One of the key things you learn from looking at market intelligence data year after year is that the actual referring physicians rarely change. Though the volume of referrals may inch up or down, and who they refer to can change every day, the main referring physicians rarely stop being your high-value targets. So that begs the question: How do I get my other potential physicians to start sending orders or increase their referrals?
One of the most important things to keep in mind is that every high-referring physician didn’t start out that way. They first had to have a reason to refer. Then they needed a reason to keep referring. That reason could be patient need, billable income, or even desire to get their nagging patient to stop calling them every day. Finding or creating that catalyst that turns a “potential” referral source into a “proven” referral source takes a bit of strategy.
Here are a few ways to approach new referral sources.
Make sure the conditions are right
The first thing to consider is that you need the right conditions or it simply may not be worth your investment. The doctors you are focusing your efforts on should at least work with the same patient demographic that you target and have a substantial volume of patients meeting your service criteria.
Know how you are unique
One of the biggest disappointments a referral source can experience is having their time wasted by a sales rep. If you or your sales team cannot tell a prospective referral source what makes your company unique, then you have a problem that needs a remedy. One of the keys to creating a referral source that hasn’t referred before is to understand that what they have already seen and heard from your competitors hasn’t been good enough. No one has brought the sales pitch or value proposition that created a believer out of that doctor. Simply repeating what they have already heard and not separating yourself from the others has a very low chance of making an impact. It also has a high chance of making them feel like you’ve wasted their time.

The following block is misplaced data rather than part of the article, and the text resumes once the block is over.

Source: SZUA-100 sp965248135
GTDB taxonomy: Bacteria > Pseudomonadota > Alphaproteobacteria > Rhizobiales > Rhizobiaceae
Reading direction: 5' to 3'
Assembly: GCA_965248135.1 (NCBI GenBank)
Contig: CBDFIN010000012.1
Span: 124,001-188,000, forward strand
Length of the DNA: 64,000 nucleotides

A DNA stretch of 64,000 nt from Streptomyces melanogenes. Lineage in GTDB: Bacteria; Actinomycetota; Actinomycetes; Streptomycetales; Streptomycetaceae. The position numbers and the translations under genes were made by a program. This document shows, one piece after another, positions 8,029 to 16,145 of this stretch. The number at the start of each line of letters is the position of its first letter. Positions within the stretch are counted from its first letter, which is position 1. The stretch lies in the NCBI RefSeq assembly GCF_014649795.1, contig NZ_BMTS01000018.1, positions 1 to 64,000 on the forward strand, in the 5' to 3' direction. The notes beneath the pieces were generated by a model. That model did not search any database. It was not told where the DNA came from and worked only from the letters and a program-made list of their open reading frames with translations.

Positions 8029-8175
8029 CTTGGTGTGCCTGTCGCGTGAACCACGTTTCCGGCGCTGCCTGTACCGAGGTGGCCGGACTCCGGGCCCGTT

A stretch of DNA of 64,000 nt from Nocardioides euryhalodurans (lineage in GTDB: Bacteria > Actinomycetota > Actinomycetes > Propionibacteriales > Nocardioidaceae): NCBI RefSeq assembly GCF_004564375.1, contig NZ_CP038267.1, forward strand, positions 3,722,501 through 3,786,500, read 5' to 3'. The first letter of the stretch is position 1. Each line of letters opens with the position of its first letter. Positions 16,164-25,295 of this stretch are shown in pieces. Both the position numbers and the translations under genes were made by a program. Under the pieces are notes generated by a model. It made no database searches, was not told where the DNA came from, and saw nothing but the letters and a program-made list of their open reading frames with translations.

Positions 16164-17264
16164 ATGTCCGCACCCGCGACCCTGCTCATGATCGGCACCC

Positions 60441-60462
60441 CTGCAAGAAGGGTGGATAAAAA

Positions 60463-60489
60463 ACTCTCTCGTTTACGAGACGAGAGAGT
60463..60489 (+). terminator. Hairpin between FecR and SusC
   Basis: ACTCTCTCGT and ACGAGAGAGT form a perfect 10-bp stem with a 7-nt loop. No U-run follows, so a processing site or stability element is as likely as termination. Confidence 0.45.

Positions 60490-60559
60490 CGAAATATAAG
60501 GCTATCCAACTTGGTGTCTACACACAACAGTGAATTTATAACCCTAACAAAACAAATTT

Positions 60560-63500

Solve a problem
Solving a problem requires a skill set that many sales reps are unfortunately lacking. You have to ask probing questions and listen to the answers. This will provide you a glimpse into what the physician needs from you. There are so many examples of great probing questions, but I’ll save you a full dissertation and get to the point. You need to find out what patient and non-patient issues truly resonate with your physician and propose solutions to those issues. If the practice is struggling financially, simplify the billing process for using your services and help walk them through the monetary value of referring. If they have non-compliant patients, show them how being in the home setting can increase compliance. While it all seems very simple, these question and answer sessions can transform your doctor into a referral source that will most likely continue referring to you, if you can provide them a solution to their issues.
Have a physician advocate help
One solid way to connect with physicians who are currently not referring is to show them a physician who is. Plan an in-service and bring your medical director along. Spend a few minutes with your medical director before the meeting to strategize on how you are going to approach your prospect to highlight the benefits it has provided your medical director. One of the ways to optimize the effectiveness of this is to ensure you have already asked probing questions and have collaborated with your director to provide the solutions that worked. This team approach is a sure-fire way to motivate your potential referral sources.
With so many outside forces competing for the attention of the physicians in your market, it can be hard to rise above the noise. Make it a priority to fit at least one new physician into your visit schedule each week. This creates an opportunity to create new referral sources where none existed before.